But Sunday mornings are hers–
church clothes starched
and hanging, a record spinning
on the console, the whole house
dancing. She raises the shades,
washes the rooms in light,
buckets of water, Octagon soap.
– “Domestic Work, 1937”
Natasha Trethewey is both a fighter and a humanist. Her poems want to breathe human life and solidarity into any individual who reads them in order to build a world that respects both blackness and human life. It is with her poems that she wages her war against indifference and for humanity.
The official beginning of Trethewey’s career as a poet (she is also a professor) coincides with a short golden age in black commercial cultural production. In 2000, Bill Clinton was soon to pass the White House to George W. Bush. This was after eight years of democratic rule that had led to an economic surplus but had not been great in terms of economic, social justice and equity for the black community as a whole. The year 2000 was a great year for black music and part of a short golden age. In hip-hop, Talib Kweli, Nelly, Lil’ Bow Wow, Outkast, Lil’ Kim and Common all released albums that are now classics. Jay-Z was about to release The Blueprint in 2001. In Jazz, Jason Moran (before his 2002 classic Modernistic) and Brandon Marsalis both released phenomenal albums. In neo-soul, D’angelo released Voodoo and this society was awed by Erykah Badu and her release Mama’s Gun.The R&B genre saw great releases by Sade, Craig David, Mya, Jill Scott, R. Kelly, Jagged Edge, Boyz II Men and Tamia. The movie Brown Sugar would come out in 2002. Trethewey is not as well known as any of the above artists and their productions, but her poetry is certainly their counterpart in terms of its rootedness in African-American concern.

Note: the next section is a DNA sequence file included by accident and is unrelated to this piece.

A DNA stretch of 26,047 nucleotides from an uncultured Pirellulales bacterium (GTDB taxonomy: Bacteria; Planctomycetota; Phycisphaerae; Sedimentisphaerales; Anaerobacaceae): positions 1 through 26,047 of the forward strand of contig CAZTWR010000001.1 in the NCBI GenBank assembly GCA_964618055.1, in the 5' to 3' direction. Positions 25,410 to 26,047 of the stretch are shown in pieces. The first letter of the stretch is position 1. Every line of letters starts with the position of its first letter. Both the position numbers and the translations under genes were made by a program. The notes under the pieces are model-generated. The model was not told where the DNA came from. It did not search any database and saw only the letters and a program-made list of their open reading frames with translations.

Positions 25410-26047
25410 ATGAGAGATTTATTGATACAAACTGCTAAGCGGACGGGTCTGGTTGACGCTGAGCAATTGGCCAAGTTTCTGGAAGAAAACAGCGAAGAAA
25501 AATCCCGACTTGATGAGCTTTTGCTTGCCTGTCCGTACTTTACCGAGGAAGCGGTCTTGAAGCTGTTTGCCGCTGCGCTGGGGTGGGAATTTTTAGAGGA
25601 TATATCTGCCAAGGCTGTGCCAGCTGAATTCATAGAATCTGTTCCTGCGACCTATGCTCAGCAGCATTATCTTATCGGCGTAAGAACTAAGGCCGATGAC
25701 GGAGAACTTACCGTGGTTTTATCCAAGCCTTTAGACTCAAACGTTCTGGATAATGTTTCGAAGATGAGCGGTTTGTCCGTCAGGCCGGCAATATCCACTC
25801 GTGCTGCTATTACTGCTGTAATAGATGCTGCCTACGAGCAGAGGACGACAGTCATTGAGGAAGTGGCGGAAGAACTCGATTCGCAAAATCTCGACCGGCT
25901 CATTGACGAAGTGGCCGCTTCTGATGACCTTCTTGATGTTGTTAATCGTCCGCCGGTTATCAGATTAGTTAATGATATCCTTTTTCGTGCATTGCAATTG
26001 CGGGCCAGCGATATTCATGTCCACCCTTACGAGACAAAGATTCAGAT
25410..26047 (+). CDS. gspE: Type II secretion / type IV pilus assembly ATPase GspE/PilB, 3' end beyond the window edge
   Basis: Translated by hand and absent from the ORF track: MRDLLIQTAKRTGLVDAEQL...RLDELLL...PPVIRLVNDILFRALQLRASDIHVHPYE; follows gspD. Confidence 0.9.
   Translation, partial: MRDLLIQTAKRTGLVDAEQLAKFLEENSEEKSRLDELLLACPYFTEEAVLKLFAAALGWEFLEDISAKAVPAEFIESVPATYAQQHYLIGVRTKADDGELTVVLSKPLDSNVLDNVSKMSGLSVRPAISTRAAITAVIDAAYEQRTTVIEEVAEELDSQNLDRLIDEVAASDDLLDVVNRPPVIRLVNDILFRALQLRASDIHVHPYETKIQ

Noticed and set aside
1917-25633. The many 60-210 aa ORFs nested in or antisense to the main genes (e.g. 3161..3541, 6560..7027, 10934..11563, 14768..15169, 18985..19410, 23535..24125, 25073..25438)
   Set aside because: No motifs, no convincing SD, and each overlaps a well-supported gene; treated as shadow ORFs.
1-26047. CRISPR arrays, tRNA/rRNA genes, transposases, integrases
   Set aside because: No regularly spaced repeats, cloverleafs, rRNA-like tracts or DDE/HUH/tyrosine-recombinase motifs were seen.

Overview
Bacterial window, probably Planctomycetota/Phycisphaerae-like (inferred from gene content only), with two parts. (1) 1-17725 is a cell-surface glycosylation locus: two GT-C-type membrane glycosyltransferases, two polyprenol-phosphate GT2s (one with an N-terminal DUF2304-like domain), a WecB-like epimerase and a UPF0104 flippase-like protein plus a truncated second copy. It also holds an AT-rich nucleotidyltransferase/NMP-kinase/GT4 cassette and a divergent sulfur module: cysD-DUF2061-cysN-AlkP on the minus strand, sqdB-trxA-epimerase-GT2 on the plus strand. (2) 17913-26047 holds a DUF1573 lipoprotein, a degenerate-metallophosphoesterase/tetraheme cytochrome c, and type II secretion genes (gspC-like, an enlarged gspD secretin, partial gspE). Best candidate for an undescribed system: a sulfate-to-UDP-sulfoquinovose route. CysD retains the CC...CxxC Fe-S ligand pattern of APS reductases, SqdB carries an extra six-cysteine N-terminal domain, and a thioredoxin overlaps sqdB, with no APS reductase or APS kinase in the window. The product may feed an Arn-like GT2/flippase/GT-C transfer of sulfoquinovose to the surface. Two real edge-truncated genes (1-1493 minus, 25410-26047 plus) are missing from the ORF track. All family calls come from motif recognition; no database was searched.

The Daughters of the Confederacy
has placed a plaque here, at the fort’s entrance—
each Confederate soldier’s name raised hard
in bronze; no names carved for the Native Guards—
2nd Regiment, Union men, black phalanx.
What is monument to their legacy?
– “Elegy for the Native Guards”
She is very tough on her reader and is more of a teacher than a singer. Maya Angelou was a singer and Sonia Sanchez was an activist; Trethewey, on the other hand, is a historian and sometimes an elegy writer — and a very sophisticated one at that, with an obvious appetite for grandeur. In her second book of poems, Bellocq’s Ophelia, she imagines the life of Ophelia, a New Orleans red light district mixed-race prostitute who was photographed in the early 1900s by a photographer E.J. Bellocq when Jazz was New Orleans Red Light District music and New Orleans was soon to be the cultural capital of Jazz, R&B and the very first Funk (jazz musicians used to Funk their music). She offers history and perspective in Bellocq’s Ophelia.
It troubles me to think that I am suited
for this work—spectacle and fetish—
a pale odalisque. But then I recall
my earliest training—childhood—how
my mother taught me to curtsy and be still
so that I might please a white man, my father.
For him I learned to shape my gestures,
practiced expressions on my pliant face.
– “Letters from Storyville”
Regarding American life, it’s often very easy to get stuck at Spanish-French poet Louis Aragon’s question “Is this how human beings live?” Is this how human beings live? By enslaving the other, killing the other, segregating one’s self from the other, etc? It is sometimes very easy to slide into deep malaise and hatred of the world. Trethewey poems help us to love the world by confronting it as it is, and feeling solidarity for others. She dissects the world into both truth and beauty by writing its history into verse. She’s explained as a black woman writer and writer from the south but she’s more than those two things. She’s learned to care, understands caring’s value, and teaches others to, even if it means having to think about the dead, the banal that is not banal at all, or to read a history book.